Most of the news coverage surrounding recent supply chain crises has focused on retailers failing to keep their shelves stocked. The consumer’s pain felt at the shelf was so visceral and so thoroughly covered by the media that it often overshadowed the very real supply chain challenges faced by manufacturers as they struggled to meet demand.
In May 2021, the manufacturing sector reached a record high on its Backlog of Orders Index, at 70.6%, while Backlog of Services peaked at 65.8% in June that same year. The Covid-19 pandemic created a vicious cycle—labor shortages, raw material shortages, production delays, increased costs, and shifts in demand, all of which culminated in many manufacturers folding, being absorbed by competitors, or simply unable to fulfill orders.
There’s still volatility today, and macroeconomic conditions have further underscored the need for innovations that increase supply chain visibility. A global pandemic, instability in Eastern Europe, climate crises, forest fires, hurricanes, even the recent threat of a UPS strike add to fluctuations in supply and demand and the ability to deliver, increasing risk of bottlenecks in global supply chains.
Supply chain visibility is needed at every point in the value chain, whether raw materials, goods being shipped, inventory at hand or elsewhere. Advances in AI and Machine Learning are starting to enable a more flexible and transparent supply chain, which can help manufacturers weather volatility in a way that forward-thinking retailers are beginning to use.
How Digital Twins Can Provide Value
At the cutting edge of these advances are Digital Twins, virtual representations of the supply chain that leverage real-time data to accurately know the position of goods on a real time basis, and predictive analytics to optimize operations. With a digital twin, organizations no longer have to wait multiple days to update their inventory status; instead, there’s instant visibility into the entire cache of products and where they are located.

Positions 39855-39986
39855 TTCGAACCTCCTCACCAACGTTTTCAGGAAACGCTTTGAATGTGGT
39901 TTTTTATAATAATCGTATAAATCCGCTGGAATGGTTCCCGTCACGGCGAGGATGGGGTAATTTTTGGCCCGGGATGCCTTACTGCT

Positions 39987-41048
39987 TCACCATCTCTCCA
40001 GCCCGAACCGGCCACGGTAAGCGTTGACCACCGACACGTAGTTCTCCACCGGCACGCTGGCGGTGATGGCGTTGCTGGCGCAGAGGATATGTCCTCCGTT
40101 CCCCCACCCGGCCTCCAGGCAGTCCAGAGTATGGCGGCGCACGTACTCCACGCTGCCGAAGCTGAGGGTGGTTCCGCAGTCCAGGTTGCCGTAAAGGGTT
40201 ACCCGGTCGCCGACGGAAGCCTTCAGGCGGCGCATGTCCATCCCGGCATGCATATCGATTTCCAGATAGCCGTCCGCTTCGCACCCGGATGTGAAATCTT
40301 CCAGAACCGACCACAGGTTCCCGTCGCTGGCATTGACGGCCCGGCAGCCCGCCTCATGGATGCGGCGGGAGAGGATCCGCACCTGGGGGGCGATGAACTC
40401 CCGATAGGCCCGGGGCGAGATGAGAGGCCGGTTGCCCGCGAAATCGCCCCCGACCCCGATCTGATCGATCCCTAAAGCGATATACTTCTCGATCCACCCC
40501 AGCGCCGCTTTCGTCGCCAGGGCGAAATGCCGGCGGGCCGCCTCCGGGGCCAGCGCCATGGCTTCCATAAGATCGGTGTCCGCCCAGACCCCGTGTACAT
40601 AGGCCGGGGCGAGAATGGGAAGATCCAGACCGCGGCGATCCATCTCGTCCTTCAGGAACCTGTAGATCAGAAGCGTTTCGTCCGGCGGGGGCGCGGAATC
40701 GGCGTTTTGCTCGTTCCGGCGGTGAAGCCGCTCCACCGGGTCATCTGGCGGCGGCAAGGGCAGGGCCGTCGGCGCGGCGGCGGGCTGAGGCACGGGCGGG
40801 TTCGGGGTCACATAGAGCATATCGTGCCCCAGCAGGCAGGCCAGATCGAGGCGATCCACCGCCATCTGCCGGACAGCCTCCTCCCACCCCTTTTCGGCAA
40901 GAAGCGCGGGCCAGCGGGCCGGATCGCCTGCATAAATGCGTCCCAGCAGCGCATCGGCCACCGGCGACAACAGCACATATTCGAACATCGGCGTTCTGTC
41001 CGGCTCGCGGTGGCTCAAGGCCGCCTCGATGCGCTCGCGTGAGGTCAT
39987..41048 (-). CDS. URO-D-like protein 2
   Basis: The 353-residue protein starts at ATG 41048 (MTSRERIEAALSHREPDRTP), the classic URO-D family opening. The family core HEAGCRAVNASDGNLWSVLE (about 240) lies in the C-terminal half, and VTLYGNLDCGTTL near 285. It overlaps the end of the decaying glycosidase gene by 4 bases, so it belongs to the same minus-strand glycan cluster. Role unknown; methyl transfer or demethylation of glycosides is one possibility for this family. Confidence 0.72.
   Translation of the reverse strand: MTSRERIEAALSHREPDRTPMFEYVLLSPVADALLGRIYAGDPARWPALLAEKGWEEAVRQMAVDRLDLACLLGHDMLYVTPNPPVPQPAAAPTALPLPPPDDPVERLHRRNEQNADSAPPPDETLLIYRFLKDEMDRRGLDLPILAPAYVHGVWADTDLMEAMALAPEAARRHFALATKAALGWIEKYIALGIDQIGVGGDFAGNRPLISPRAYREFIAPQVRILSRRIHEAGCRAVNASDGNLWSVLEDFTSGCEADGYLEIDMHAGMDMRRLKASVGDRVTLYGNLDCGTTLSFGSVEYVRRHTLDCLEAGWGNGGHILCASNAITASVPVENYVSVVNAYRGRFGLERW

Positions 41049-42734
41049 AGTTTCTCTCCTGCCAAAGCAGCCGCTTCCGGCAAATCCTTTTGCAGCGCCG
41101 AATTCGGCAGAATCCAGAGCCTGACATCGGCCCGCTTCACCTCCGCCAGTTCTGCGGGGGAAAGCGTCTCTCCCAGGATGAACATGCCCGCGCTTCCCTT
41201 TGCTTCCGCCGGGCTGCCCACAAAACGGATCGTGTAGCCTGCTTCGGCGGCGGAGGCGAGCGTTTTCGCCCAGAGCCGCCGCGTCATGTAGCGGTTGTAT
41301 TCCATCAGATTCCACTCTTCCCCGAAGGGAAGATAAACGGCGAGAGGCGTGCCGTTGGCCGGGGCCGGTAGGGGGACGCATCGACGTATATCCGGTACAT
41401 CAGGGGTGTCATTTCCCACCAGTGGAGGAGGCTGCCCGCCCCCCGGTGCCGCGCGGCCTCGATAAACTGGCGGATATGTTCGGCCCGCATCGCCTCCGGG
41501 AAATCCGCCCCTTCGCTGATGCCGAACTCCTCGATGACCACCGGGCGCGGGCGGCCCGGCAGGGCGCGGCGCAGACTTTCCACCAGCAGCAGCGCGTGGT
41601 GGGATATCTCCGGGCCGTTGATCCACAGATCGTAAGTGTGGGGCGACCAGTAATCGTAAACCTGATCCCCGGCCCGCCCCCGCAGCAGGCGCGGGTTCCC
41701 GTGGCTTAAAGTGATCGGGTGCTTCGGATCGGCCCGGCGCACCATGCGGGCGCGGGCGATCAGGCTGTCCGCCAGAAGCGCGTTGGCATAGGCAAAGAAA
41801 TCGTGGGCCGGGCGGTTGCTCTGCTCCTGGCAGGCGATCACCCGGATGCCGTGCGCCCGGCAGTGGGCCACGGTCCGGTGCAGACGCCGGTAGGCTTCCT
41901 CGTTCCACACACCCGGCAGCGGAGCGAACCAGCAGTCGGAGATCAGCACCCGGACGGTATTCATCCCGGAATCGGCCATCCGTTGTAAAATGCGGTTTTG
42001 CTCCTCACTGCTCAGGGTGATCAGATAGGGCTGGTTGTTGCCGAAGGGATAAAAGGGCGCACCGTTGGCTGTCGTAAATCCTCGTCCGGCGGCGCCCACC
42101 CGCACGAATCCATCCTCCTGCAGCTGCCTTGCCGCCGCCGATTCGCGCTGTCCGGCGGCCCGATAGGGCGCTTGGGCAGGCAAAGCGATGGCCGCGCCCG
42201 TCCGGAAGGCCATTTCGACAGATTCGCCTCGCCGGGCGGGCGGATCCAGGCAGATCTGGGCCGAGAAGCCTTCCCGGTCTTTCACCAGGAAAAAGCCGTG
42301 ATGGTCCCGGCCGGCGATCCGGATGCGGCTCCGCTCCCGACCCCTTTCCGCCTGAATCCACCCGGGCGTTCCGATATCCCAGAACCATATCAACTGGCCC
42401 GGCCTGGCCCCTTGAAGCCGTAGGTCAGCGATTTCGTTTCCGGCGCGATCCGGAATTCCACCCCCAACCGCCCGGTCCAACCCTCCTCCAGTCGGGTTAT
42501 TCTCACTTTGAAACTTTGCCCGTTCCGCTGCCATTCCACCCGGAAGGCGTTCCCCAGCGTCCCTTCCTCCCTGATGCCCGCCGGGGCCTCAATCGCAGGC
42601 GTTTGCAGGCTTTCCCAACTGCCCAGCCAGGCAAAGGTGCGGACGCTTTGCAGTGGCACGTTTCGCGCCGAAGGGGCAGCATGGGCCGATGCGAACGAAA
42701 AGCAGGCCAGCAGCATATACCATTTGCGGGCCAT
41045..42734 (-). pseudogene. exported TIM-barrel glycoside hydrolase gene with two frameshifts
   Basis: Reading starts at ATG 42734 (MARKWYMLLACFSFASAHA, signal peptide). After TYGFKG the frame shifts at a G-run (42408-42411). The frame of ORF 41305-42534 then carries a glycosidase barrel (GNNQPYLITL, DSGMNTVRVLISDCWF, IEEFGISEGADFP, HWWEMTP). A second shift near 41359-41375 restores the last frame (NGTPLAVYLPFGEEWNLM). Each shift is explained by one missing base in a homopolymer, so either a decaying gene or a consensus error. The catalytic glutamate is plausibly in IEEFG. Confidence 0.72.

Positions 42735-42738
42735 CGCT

For manufacturers, digital twins increase efficiency by seeing inventory in real time, creating visibility into decision postponements, updating possible alternative transportation models, and updating or rethinking the possibility of shipping not only from warehouse to stores but directly to the consumer. A digital twin creates the ability to analyze scenarios and sense not only external changes but any internal changes in the system, enabling it to suggest alternatives. This technology is still in its nascency but will be gaining in importance as its benefits are better understood.
The ideal digital twin not only communicates frequently but comes out of the box ready to make an immediate impact. In a global supply chain that has seen exponential growth in ecommerce, digital twins will soon become a necessity.
Changes in Purchasing
What has precipitated the need for this higher level of visibility? Organizations must increasingly be able to adjust to today’s complex, interconnected retail market. Previously, items were both sold and fulfilled to a customer through one channel. Now the customer can choose to purchase an item through multiple channels—the web, social, mobile, wholesale, in-store, or marketplace.
These purchasing methods, multiplied with the many new fulfillment channels—local delivery service, ship to store, ship from store, warehouse, BOPIS, and dropship—have created a modern supply chain that is too multifaceted to comprehend manually. Additionally, product development, manufacturing, transportation, and ultimately consumption now span many international borders. These more interwoven and complex supply chains create greater ramifications if any link in the chain is broken. Automation is needed to account for more variables than the human mind has the capacity for.
Manufacturers might see this as a problem on the retailer's end—supply chain on the manufacturer’s end has usually been more traditional, based on a combination of previous orders and a supply chain manager’s instincts and experience. In short, it has been less tech driven. However, in today’s complex demand environment, and as manufacturers move toward the Direct-to-Consumer (D2C) business model, this approach is increasingly outdated.